Circus No. 9 at the 2021 Podunk Bluegrass Festival – photo by Dale Cahill
The campers were lined up on route 63 when Podunk Bluegrass Festival 2021 opened its gates on Wednesday, August 11 in Goshen, CT. Rich Heepe welcomed the crowd, and Rich Whitman offered golf cart concierge service to help campers find just the right spot. Everyone was relieved that the festival had begun. Smiles all around.
Rich James and Shawn Szirbik, Podunk board members, were happy to see the steady stream of campers. Julie James, Podunk Treasurer, tallied a sixty percent increase in campers this year. A welcome boost in attendance! With thirty bluegrass bands, around the clock workshops, vendors, and food trucks there was something for everyone. The Goshen Fairgrounds is also proving to be the festival’s best location yet. The clean facilities, easy to negotiate festival lay out and prompt shuttle service were as nice as any bluegrass festival we have ever attended.
The festival kicked off on Thursday with a band competition which included four bands, The Bad Oats, The Green Sisters, On The Trail, and West King String Band. The Bad Oats won the competition and The Green Sisters won fan favorites. There were also three workshops that first night, and a late-night jam with Beg, Steal or Borrow and Grain Thief.
On Friday, the song writing contest winner was announced. This year Richard Piccarreto won for his song Tenney Hill. The Friday night lineup included the Rock Hearts, Circus No.9, the Slocan Ramblers, David Peterson & 1946, and Michael Cleveland and Flamekeeper. Seeing Circus No. 9, a band we were hoping to hear this festival season, was a treat. This laid back and extremely talented group of four progressive musicians from East Tennessee did not disappoint. We are always happy to hear On the Shelf by Circus No. 9 included in the Sirius XM playlist. Tom Cassell’s distinctive vocals backed up by his talented band members keeps us singing along.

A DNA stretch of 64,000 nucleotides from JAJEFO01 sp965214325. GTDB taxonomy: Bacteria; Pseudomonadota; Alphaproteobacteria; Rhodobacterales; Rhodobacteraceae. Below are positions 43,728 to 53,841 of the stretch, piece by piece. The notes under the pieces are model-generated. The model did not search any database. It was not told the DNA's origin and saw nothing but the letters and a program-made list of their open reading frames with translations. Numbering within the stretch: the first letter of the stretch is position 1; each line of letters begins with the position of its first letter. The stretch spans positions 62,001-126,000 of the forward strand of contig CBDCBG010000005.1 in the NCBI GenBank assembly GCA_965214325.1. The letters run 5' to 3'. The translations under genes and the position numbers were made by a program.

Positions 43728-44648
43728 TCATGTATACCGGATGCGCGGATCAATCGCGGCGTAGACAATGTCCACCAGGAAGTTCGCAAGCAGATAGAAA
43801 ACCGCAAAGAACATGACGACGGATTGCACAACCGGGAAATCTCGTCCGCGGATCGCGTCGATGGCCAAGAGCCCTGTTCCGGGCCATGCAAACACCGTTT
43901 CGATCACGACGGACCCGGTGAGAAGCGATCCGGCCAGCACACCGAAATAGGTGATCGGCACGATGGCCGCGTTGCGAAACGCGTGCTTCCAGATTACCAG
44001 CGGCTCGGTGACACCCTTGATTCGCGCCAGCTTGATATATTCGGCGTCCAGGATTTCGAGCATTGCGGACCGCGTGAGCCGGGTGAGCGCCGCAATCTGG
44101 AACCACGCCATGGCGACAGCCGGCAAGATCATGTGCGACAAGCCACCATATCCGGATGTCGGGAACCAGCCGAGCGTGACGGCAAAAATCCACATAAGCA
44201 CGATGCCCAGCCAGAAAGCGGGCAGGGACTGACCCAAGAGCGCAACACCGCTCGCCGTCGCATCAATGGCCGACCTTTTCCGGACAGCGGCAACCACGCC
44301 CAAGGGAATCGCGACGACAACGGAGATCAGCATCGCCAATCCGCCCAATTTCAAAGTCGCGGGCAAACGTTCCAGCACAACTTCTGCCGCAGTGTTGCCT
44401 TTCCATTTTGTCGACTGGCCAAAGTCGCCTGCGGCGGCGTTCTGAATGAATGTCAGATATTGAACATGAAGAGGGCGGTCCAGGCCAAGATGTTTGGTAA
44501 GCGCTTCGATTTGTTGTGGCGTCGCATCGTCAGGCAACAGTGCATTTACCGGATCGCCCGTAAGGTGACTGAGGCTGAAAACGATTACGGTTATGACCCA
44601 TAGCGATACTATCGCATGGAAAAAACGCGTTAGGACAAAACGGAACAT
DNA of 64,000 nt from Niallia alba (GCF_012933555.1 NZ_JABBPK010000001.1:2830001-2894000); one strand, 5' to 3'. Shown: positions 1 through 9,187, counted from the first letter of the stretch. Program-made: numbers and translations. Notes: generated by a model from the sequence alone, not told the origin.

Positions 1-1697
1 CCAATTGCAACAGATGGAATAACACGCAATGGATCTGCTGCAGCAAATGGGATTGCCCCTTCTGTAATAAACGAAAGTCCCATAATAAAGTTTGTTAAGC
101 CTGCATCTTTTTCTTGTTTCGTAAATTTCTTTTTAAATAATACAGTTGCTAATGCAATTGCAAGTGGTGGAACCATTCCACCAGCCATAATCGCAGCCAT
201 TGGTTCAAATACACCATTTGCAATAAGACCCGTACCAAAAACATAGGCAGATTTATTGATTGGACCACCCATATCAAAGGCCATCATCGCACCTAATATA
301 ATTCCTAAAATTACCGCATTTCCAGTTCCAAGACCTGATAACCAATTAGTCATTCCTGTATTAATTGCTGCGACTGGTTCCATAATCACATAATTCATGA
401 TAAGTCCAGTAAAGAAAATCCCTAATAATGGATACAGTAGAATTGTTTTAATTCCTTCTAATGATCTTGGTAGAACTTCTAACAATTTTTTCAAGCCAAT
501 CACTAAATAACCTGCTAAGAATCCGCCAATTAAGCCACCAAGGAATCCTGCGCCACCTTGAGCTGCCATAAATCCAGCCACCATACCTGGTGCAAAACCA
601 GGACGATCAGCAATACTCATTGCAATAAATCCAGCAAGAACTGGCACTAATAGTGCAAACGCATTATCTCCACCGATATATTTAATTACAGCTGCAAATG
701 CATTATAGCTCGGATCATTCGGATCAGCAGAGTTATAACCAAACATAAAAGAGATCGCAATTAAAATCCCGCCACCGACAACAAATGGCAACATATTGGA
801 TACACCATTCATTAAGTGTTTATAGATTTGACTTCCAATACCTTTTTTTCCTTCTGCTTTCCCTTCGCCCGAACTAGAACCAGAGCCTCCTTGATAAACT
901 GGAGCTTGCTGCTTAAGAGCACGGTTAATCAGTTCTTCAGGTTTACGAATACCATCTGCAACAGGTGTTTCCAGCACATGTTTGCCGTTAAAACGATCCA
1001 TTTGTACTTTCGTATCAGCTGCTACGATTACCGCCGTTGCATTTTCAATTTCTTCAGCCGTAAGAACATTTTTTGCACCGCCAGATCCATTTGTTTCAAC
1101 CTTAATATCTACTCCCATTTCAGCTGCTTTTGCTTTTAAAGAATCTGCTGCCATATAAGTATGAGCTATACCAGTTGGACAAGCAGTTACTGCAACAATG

Unbeknownst to festival goers, on Friday afternoon Julie James got a call from Michael Cleveland telling her that his bus had broken down in Milford, Pennsylvania and he couldn’t find any rentals to get them to Goshen. The Podunk crew rallied, found a passenger van, hooked up a trailer and sent two volunteers to make the five-hour round trip to collect Cleveland and his band. In the spirit of solidarity, that night Dave Peterson and his band 1946 extended his own set by an hour to give Cleveland time to take the stage. Michael Cleveland and the Flamekeepers took the stage at ten o’clock and played until midnight to a full and enthusiastic crowd. At the end of the set, Cleveland then joined the late-night jam with Circus No. 9 and the Rock Hearts.
Saturday’s shows went more smoothly for the crew and included AJ Lee and Blue Summit, The Po’ Ramblin’ Boys, Billy Droze, and The Jacob Jolliff Band. The mix of traditional and progressive bluegrass kept everyone satisfied. The crowd enjoyed Billy Droze’s polished stage show. Then they were mesmerized by the Jacob Jolliff Band.
Another treat for us was attending workshops. A fiddle workshop led by Neil Rossi and another by Austin Scelzo were particularly helpful. Both natural teachers, they mixed concrete practicing techniques with basic music theory. The workshops were designed to appeal to both experienced and novice musicians.
Organizing this festival during the COVID Pandemic created new challenges for Podunk’s promoters, in large part due to scarcity of goods and materials. James said that even finding enough port-o-lets proved difficult. One problem they did not have was finding willing, able, and dedicated volunteers do all that is needed to run a successful festival. They nailed it and we suspect that bluegrass fans new to Podunk in 2021 will return next year.